|Raspberry Pi 400|
I felt the urge to get a Raspberry Pi 400 now that it has the scandinavian keys. Here are some of my first impressions.
Holding the computer in my hand made me smile. It does have something in common with those small ZX Spectrum and Oric computers. Also, when was the last time there was a computer with a row of pins sticking out from the back?
Apart from the 400, the box contained a PSU and a Micro-HDMI to HDMI cable and a mouse. As a tiny bonus there's a MicroSD/SD adapter with the Raspberry logo.
|The pins are wisely covered with a soft rubbery cover.|
The box also has a hefty manual, another nod to the days of yore. But I was surprised to find it was in Swedish. As a Finn I wanted the Swedish-keyboard model, but not necessarily the Swedish manual! However I don't see myself as needing the manual that much (and of course I can read Swedish a bit).
The 400 is small enough to stick into a carry bag, but I'd cover it somehow before doing that. The cardboard box was rather huge and can't be used as a protective container in a small bag.
Not that anyone promised, but the box had no stickers :(
Booting up and using Raspbian
The tiny 16GB MicroSD card is already in, and after booting the first time the 400 will take few rounds to compose itself.
After setting the screen size and network, I'm in the Raspbian environment. I needed to adjust the keyboard layout to swedish before it accepted those ä's and ö's.
The keyboard is nice, maybe not as good as the comparable Apple Mini keyboard, which has nearly identical size and layout. But it's much better than some cheap alternatives I've tried in the past. This has a separate Delete key, but no separate Page Up/Down/Home/End/Ins keys.
The mouse, although with nice colours, is quite a lightweight. I'd prefer the wheel material had some more friction, it feels squicky and "wet". Even if the mouse connector has a logo, the mouse itself does not have a Raspberry logo on top. Ok, it might have looked a little silly.
There's a handy "soft-power" key combination, holding down the raspi-key and F10 switches the computer on and off, so I don't have to pull the plug.
Not 100% certain but apparently displays cannot be hot-plugged, which I guess is the usual Raspberry boot thing.
|Ahhh... the good old uncluttered desktop.|
On the Raspbian desktop, the Raspi key opens the start menu, and with combinations of tab, shift-tab and cursor keys most things can be done without a mouse.
To have ssh access from another computer, it has to be first enabled from the Preferences.
Chromium browser is surprisingly bearable with the more plain sites. Youtube felt quite clunky and modern ads can also be a pain in the ass.
I edited some portions of this blogger blog post using the 400, and it felt possible, although not entirely fast. Google Docs felt a tad too slow to use really productively, but small text documents could be worked on. So, the browser-based cloud possibilities are somewhat limited, but obviously there might be some more lightweight sites too.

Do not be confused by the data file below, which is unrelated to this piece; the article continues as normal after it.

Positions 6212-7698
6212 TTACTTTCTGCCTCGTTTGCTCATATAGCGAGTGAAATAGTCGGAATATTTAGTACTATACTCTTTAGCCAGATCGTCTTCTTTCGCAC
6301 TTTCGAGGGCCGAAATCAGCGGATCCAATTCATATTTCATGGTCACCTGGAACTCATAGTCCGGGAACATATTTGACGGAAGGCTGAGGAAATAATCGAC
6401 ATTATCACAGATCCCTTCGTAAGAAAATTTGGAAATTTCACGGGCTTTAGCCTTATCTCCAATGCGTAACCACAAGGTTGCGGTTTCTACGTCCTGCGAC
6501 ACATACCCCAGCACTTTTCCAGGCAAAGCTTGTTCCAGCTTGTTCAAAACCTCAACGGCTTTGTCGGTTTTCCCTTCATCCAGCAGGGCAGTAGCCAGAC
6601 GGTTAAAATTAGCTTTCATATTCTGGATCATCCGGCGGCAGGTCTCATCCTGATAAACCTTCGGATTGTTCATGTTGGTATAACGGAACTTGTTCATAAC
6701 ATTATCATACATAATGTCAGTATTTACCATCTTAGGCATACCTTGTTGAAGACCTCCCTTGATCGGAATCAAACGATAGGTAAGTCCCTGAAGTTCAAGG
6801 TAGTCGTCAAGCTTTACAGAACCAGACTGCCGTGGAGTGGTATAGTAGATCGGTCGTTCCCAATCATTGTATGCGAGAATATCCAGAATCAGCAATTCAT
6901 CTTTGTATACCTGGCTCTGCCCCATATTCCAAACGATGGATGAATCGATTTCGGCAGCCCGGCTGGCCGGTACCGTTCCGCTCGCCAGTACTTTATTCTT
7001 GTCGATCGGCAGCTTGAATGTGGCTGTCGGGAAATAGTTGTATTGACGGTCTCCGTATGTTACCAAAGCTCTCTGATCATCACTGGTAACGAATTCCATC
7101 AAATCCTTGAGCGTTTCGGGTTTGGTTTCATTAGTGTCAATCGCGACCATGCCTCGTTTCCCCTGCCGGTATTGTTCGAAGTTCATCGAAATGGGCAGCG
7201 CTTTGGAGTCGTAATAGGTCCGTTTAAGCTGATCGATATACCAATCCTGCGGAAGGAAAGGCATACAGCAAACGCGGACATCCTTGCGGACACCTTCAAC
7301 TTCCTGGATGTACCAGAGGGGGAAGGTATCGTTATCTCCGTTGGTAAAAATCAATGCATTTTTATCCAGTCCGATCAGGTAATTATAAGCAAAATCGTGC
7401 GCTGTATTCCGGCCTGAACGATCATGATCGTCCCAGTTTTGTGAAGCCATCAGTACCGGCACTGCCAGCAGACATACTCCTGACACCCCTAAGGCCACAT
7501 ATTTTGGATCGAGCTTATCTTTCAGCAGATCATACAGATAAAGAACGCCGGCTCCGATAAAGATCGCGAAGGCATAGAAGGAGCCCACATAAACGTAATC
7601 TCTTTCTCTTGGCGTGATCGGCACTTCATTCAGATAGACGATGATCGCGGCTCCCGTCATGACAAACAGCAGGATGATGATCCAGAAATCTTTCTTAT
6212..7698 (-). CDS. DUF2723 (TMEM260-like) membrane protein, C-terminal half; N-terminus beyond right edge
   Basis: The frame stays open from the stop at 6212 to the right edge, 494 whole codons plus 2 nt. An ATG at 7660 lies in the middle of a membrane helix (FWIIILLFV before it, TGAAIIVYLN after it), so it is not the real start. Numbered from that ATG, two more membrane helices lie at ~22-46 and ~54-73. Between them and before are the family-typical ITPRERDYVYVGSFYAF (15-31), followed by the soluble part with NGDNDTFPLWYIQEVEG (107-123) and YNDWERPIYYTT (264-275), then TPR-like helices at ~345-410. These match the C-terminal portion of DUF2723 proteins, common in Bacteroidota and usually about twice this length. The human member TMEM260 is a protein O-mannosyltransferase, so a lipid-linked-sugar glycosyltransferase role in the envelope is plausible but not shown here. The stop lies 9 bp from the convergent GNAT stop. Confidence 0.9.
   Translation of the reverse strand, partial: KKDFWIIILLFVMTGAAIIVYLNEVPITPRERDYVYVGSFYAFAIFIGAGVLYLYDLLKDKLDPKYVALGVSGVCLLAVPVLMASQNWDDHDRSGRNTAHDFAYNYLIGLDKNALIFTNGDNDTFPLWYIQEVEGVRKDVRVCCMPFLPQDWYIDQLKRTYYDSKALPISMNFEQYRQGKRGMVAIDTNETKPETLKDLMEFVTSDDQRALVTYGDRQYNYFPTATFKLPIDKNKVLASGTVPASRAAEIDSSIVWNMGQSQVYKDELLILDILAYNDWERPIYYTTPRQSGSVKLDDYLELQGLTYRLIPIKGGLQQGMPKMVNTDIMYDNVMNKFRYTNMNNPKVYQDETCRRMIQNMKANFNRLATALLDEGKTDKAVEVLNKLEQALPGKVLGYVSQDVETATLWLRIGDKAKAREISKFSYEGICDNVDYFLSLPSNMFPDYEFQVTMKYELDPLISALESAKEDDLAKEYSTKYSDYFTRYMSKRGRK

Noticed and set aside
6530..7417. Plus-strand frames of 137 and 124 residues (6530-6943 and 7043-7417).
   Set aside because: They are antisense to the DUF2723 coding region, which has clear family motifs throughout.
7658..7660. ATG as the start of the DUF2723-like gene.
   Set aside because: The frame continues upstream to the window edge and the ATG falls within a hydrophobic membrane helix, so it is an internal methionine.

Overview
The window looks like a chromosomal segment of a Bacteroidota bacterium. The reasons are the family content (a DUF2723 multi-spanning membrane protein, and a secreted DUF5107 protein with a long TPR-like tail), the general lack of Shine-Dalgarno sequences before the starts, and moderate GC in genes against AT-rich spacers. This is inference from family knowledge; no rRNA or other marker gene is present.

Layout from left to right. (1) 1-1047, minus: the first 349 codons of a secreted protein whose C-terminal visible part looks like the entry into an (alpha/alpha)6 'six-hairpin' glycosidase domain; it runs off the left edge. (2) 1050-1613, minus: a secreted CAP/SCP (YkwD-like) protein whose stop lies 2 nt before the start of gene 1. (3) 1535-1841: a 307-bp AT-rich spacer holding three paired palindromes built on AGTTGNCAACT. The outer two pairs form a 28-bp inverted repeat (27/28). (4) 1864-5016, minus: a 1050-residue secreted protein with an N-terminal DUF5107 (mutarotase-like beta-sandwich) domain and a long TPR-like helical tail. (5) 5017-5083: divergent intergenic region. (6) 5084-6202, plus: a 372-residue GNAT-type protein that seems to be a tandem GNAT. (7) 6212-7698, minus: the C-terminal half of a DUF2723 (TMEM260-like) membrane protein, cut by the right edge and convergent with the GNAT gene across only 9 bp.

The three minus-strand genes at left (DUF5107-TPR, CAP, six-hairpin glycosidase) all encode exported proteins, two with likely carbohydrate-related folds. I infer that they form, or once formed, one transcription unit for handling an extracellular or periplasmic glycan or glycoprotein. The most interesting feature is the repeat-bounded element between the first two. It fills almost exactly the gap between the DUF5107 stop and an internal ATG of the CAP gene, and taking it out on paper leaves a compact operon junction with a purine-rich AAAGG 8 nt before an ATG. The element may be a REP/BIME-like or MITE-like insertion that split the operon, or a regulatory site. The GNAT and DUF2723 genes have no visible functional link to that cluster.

The 400 is quite capable of running the offline Libre Office suite, with word processing and spreadsheet. This could already be valuable for some.
I downloaded the Processing projects Multipaint and Petscii editor, and found these to be quite useable, although a better mouse is recommended! I didn't have to install a separate Java runtime environment either.
The Whining part
The integrated form-factor comes with some trade-offs. After connecting the PSU, Ethernet, HDMI and Mouse, there's an array of cables sticking out from the back and given how stiff these cables are these don't all fold as smoothly as 8-bit computer cables did.
To minimize this problem one can use wi-fi and even a Bluetooth mouse, although I'm personally through with battery-powered mice.
I'd probably want to put this computer away once in a while alongside with the peripherals. But unless the cables are separated and put away carefully, the computer is an uncomfortable mess of wires that doesn't really fit anywhere. It's worth saving that cardboard box.
|What a compact computer!|
I have to repeat that these issues are almost inevitable with a computer-in-a-keyboard, and it's still a more ordered package than a loose Raspberry.
The microHDMI connector is problematic to me, as I still don't have a HDMI-connector equipped display. I had to test it first with a TV but all the displays I've dedicated for computer use are slightly old and DVI-equipped.
Also, looking around it appears a microHDMI->DVI cable isn't really a thing, I couldn't simply go to a store and buy one. What I did was get a 10€ adapter that makes the HDMI end into a DVI, and this is a good enough solution for now. This doesn't have sound, and since there is no separate audio out so all in all that microHDMI connector is a small minus for me, especially as the composite output is no longer available either.
I'm not sure what to use the Raspberry 400 for. It's smaller than a laptop, so it might be carried around easily, but this assumes there's a useable display at that other location. Also, now that the Pi is in a definitive case, I'm deprived of the never-finished process of creating my own cases for the Pi.
For now I've not tested any of my other Raspberry environments. How well does it work as Amibian or something else? After I get the 400 better positioned with a dedicated display, I can look at these other environments.
What I didn't think through beforehand is that of course every card I've created for Raspi 3 won't work directly here and I have to find the 400-compatible versions.